Sofi Papamarko's debut collection of stories, Radium Girl (Wolsak & Wynn), makes it clear she is a writer who does nothing by halves: the stories are big, brave, and refreshing, leaping into perspectives as varied as Marie Curie's subconscious, that of a lecherous magician, and the titular factory worker, a fictionalized version of the exploited young women who contracted radium poisoning in the early twentieth century while working in watch factories.
The twelve tales shimmer with deft twists and turns, evidence of a writer delighting in the craft, while still being anchored in a core of emotional truth; amidst the magic and humour, these characters yearn nakedly for love, recognition, and simply to be witnessed. A thrilling debut, it has earned Papamarko, a former professional matchmaker, praise for her "enormous heart" (Jessica Westhead) and "wit, humour... and superlative writing" (Andrew David McDonald).
We're excited to welcome Sofi to Open Book today to talk about Radium Girl as part of our Keep It Short series, which focuses on short story collections. She tells us about how and why "Radium Girl" became the collection's title story, what the very different characters in each of her stories have in common with each other, and how she researched the real-life counterparts who inspired her characters.
What do the stories have in common? Do you see a link between them, either structurally or thematically?
All of the stories included in Radium Girl are meditations on loneliness and isolation. They also have strong female characters. Not necessarily strong in the sense that they have any power in the often-terrible situations they find themselves in – strong because they know who they are and/or what they want. There are also undertones of apocalyptic paranoia and dread, which certainly makes for fun reading during a global pandemic.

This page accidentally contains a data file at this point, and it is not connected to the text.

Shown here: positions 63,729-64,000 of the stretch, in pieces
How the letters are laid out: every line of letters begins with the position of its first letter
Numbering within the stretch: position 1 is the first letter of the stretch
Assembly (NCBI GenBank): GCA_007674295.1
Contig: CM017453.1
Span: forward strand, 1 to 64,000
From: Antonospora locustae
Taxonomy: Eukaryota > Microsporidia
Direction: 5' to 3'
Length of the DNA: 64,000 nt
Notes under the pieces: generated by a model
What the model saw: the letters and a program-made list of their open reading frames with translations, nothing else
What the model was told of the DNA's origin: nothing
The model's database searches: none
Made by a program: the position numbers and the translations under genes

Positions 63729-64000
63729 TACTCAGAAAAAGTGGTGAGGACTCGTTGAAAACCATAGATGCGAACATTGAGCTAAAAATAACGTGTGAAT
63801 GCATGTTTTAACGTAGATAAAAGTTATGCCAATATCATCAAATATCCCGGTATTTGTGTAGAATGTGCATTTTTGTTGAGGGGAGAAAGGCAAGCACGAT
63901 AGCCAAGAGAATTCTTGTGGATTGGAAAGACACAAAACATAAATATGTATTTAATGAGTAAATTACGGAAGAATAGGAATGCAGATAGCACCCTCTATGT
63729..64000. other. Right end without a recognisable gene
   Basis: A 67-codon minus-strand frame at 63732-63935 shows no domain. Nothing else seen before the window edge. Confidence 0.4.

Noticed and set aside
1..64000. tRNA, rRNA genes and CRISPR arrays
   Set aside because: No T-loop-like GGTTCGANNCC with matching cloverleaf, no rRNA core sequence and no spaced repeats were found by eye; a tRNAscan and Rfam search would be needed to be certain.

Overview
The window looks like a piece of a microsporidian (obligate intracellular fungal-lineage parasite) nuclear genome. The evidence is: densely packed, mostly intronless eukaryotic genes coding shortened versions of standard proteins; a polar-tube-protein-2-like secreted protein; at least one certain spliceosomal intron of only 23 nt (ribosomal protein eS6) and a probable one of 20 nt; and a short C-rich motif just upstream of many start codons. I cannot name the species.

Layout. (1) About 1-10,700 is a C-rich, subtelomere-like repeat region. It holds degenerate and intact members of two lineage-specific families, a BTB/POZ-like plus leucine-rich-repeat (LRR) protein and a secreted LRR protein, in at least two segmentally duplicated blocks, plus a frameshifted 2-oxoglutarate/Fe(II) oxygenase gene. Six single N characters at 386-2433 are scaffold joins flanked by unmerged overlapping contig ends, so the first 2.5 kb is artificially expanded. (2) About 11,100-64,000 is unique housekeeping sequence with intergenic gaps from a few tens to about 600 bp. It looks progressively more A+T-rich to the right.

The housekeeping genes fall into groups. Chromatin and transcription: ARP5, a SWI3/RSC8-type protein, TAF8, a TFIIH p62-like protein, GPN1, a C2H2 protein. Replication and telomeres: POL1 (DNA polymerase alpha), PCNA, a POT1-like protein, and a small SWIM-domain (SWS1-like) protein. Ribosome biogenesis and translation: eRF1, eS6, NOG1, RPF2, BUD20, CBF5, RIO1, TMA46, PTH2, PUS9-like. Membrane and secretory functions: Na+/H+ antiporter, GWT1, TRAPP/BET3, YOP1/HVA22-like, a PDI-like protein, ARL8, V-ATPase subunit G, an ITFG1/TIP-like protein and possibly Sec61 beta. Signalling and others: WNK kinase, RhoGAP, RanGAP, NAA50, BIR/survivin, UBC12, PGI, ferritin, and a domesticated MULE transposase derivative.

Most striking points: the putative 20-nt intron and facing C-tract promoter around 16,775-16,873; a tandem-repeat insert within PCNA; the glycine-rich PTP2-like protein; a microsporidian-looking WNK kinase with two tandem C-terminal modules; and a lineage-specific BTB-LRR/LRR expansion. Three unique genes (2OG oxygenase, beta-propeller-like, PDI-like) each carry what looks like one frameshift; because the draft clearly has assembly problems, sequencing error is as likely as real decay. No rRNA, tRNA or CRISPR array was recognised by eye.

How did you decide which story would be the title story of your collection? Why that story in particular?
“Radium Girl” was last story I wrote for the collection. The title really encompassed the surprising inner strength and hidden potential of so many of the women and girls in these stories.
Do you think your characters have anything in common with each other, from story to story?
All of the protagonists in this collection are outsiders. For whatever reason, they just don’t fit in. From awkward teenaged girls to reluctant pedophiles, they’re a broad range of people with very little in common otherwise. It’s such a universal feeling and I wanted to explore it using a really varied cast of characters.
What do you enjoy most about writing short fiction? What is the toughest part?
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I love the lack of long-term commitment. If I quickly grow tired of these characters, I don’t have to spend very much time with them. If I don’t know what happens next in their lives after a handful of scenes, I don’t need to worry about that – their story is already complete. The toughest part is a crafting a satisfying ending. You won’t always have all of the answers, but you do want to offer the reader a bit of closure or resonance.
Did you do any specific research for any of your stories? Tell us a bit about that process.
I researched the title story and “Five Full-Colour Dreams of a Young Marie Curie” at the Toronto Reference Library over several weekends. With “Radium Girl,” I read two non-fiction books on the tragic events on which it is based and one narrative poem to see how it had previously been turned into art in a thoughtful and respectful way. With the Marie Curie story-poem, I read several books about Curie’s life, focusing on the years before Pierre was killed. I took thorough notes as I read and pulled the most interesting (to me) details. I took those facts and scenes and objects and snippets of her life and ran them through my own creative filters. I wanted to do justice to the real lives that inspired these works, but I also wanted the stories to come more from my imagination than fully-formed from history.
Sofi Papamarko is a former regular columnist for The Toronto Star, Sun Media Newspapers and Metro Canada. She’s also written for The Globe & Mail, Chatelaine, Flare, CBC, Reader’s Digest, Salon, Exclaim! and many other publications, both living and dead. Her short stories have appeared in Taddle Creek, Maisonneuve, Room and The Toronto Star. She lives in Toronto with her partner and his son.